The Comprehensive Annual Financial Report (CAFR) for Fiscal Year 2013, which ended June 30, 2013, is now posted in the accounting records of the Department of Management & Finance (DM&F). The statistical section, beginning on page 163, contains a wealth of information that allows evaluation of the county's financial management for the years 2004 to 2013.
Before starting the analysis of the CAFR, let's note for the record that the inflation rate over those ten years -- using the CPI-U numbers -- was 26.97%, or an annual average of 2.7%. Also, population increased from 198,739 to 221,045, or 11.2%. In addition, Arlington Public School enrollment increased 19.1%, going from 19,120 in FY 2004 to FY 2013. Finally, per capita income increased 42.6% from FY 2004 ($57,851) to FY 2013 ($82,491).
So let's start by looking at General Governmental Expenditures by Function (Table D-1, page 169):
- Total expenditures increased from $1,096 million in FY 2012 to $1,122 million in FY 2013, or 2.3%.
- Total expenditures increased from $745.8 million in FY 2004 to $1,122 million in FY 2013, 50.5%, an annual average of 5.1%.
- Public Works/Environmental Services expenditures increased 2.1% from FY 2012 to FY 2013. However, over the ten-year period, Public Works/Environmental Services increased from $38.9 million in FY 2004 to $77.4 million, or an average annual increase of 9.8%.
- Education expenditures increased 9.3% from FY 2012 to FY 2013, but averaged 5.3% annually from FY 2004 to FY 2013.
- Debt service increased 4.1% from FY 2012 to FY 2013, but shows an annual increase of 6.3% from FY 2004 to FY 2013.
- Spending for transit increased 4.1% from FY 2012 to FY 2013, but increased at an annual rate of 13.0% over the 10-years.
- Adjusting total expenditures for inflation and the increased population means spending still grew 6.6% over the 10-year period after adjusting for population and inflation.
Data for outstanding debt includes debt for both governmental and business-type activities, and includes debt per capita and percentage of personal income information (Table I, page 175):
- Outstanding debt per capita increased from $2,939 in FY 2004 to $5,874 in FY 2013, an increase of 99.9%, or an annual average of 10.0%.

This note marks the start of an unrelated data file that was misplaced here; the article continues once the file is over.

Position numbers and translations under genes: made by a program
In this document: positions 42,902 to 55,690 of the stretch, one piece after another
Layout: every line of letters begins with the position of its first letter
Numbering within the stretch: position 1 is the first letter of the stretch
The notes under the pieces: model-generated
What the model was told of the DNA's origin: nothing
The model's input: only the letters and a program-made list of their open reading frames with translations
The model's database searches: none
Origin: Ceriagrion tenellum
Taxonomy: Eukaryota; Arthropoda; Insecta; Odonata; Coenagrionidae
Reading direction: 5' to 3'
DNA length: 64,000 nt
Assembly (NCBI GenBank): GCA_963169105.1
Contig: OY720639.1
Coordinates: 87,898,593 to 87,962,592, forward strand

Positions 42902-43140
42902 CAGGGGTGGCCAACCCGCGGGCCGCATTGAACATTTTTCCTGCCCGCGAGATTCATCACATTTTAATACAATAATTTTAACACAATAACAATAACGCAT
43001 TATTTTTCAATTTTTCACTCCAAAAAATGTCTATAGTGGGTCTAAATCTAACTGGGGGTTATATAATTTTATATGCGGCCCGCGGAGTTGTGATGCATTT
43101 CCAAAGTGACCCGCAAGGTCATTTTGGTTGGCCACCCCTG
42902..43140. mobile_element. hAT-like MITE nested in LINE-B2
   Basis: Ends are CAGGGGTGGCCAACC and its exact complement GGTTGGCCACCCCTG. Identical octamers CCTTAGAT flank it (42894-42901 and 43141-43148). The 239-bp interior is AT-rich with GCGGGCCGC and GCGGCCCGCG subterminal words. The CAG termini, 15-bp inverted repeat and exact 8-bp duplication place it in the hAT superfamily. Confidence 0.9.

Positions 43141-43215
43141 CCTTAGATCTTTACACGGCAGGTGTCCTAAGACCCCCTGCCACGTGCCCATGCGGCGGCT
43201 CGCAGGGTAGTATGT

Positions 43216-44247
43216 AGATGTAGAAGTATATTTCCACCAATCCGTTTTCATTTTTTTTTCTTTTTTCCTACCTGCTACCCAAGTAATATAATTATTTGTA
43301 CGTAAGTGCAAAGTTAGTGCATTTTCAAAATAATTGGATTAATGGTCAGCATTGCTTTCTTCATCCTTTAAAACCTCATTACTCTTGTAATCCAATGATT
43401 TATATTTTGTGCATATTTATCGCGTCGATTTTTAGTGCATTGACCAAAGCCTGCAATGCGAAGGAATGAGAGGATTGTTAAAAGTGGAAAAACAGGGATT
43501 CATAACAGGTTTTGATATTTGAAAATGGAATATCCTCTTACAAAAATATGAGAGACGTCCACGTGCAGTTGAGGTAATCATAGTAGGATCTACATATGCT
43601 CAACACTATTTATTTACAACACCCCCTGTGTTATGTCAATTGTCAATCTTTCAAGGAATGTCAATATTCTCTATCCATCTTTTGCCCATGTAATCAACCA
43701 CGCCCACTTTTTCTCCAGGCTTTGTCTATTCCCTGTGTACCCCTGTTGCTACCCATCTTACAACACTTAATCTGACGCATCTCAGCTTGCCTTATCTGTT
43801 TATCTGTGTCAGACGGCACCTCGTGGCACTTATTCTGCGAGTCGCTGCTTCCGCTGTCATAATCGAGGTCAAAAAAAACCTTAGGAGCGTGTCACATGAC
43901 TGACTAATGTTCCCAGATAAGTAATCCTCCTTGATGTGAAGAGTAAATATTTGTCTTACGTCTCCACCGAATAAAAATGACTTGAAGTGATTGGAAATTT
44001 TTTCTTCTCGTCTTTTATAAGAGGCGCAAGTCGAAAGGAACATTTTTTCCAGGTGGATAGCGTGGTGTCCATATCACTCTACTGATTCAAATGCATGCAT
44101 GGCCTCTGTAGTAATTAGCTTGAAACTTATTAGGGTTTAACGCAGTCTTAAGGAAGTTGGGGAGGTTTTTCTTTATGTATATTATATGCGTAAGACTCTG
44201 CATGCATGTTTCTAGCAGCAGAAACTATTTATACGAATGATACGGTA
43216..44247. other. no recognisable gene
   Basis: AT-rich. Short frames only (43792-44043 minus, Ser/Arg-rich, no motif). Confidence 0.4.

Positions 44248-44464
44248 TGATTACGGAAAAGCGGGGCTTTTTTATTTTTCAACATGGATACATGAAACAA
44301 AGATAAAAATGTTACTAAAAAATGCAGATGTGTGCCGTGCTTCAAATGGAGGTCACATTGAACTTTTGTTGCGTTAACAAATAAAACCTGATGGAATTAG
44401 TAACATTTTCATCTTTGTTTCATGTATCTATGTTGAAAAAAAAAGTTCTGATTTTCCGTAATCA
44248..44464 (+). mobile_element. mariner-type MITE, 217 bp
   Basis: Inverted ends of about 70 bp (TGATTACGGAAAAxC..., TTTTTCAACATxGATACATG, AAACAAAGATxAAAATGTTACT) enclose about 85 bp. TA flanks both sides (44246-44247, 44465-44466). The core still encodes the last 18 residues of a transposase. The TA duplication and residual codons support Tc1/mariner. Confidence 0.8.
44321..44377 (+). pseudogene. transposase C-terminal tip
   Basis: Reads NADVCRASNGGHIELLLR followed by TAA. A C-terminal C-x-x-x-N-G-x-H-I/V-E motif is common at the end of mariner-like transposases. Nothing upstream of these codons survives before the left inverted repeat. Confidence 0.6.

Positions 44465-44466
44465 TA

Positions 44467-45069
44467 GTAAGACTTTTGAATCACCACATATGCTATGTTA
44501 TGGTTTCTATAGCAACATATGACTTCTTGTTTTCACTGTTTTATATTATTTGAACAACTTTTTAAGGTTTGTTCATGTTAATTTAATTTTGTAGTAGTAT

- After adjusting for inflation, debt per capita increased 57.4%, or an annual average of 5.7%.
- The percent of personal income ranges from 5.08% in FY 2004 to 7.89% in FY 2013.
General bonded debt includes both general obligation bonds and industrial development issues (Table I-1):
- Debt per capita grew from $2,525 in FY 2004 to $4,082 in FY 2013, an increase of 61.6% or an annual rate of 6.2%.
- After adjusting for inflation, debt per capita still increased 27.3%, or an average increase of 2.7%.
Table P on page 184 contains information about debt service expenditures. Of primary interest is that as a percentage of debt service to total general expenditures, the percentage ranged from 7.63% in FY 2004 to 8.28% in FY 2013 with a high of 8.65% in FY 2011 to a low of 7.54% in FY 2007. This percentage is important because it is County Board policy to stay under 10.0%.
The final portion of this analysis involves the number of county and schools employees, shown as full-time equivalents. or FTE (Table M on page 181). For the county, information is by department/function but only total school positions. A few of the departments with noteworthy changes:
- Staffing in Technology Services increased from 61.7 in FY 2004 to 74.0 in FY 2013, an increase of 19.9%.
- Office of Emergency Management increased from 51.5 in FY 2004 to 79.5 in FY 2013, an increase of 54.4%.
- County Attorney staffing increased 27.3%, going from 11.0 in FY 2004 to 14.0 in FY 2013.
- Library staffing decreased 13.0%, dropping from 155.8 FTE in FY 2004 to 135.6 FTE in FY 2013.
The employment numbers together with the population/enrollment data elsewhere in the statistical section enables a look at just how efficient the County Manager and the Superintendent are managing their operations.
- County: in FY 2004, there were 18.68 FTE per 1,000 residents, but by FY 2013, county operations became more efficient since there were only 17.05 FTE per 1,000 residents, an increased efficiency of 8.7%.
- Schools: in 2004, there were 186.02 FTE per 1,000 students, but by FY 2013, there were only 177.79 FTE per 1,000 students, meaning that Schools efficiency increased 4.4%.
So while there is still too much local government in Arlington County, and too high taxes, the numbers above show some numbers such as the efficiency ones are moving in the right direction. Kudos to the Manager and staff for keeping the FY 2012 to FY 2013 increase in total expenditures to less than the inflation rate. Also to the Manager, especially, and the Superintendent for increasing operational efficiency..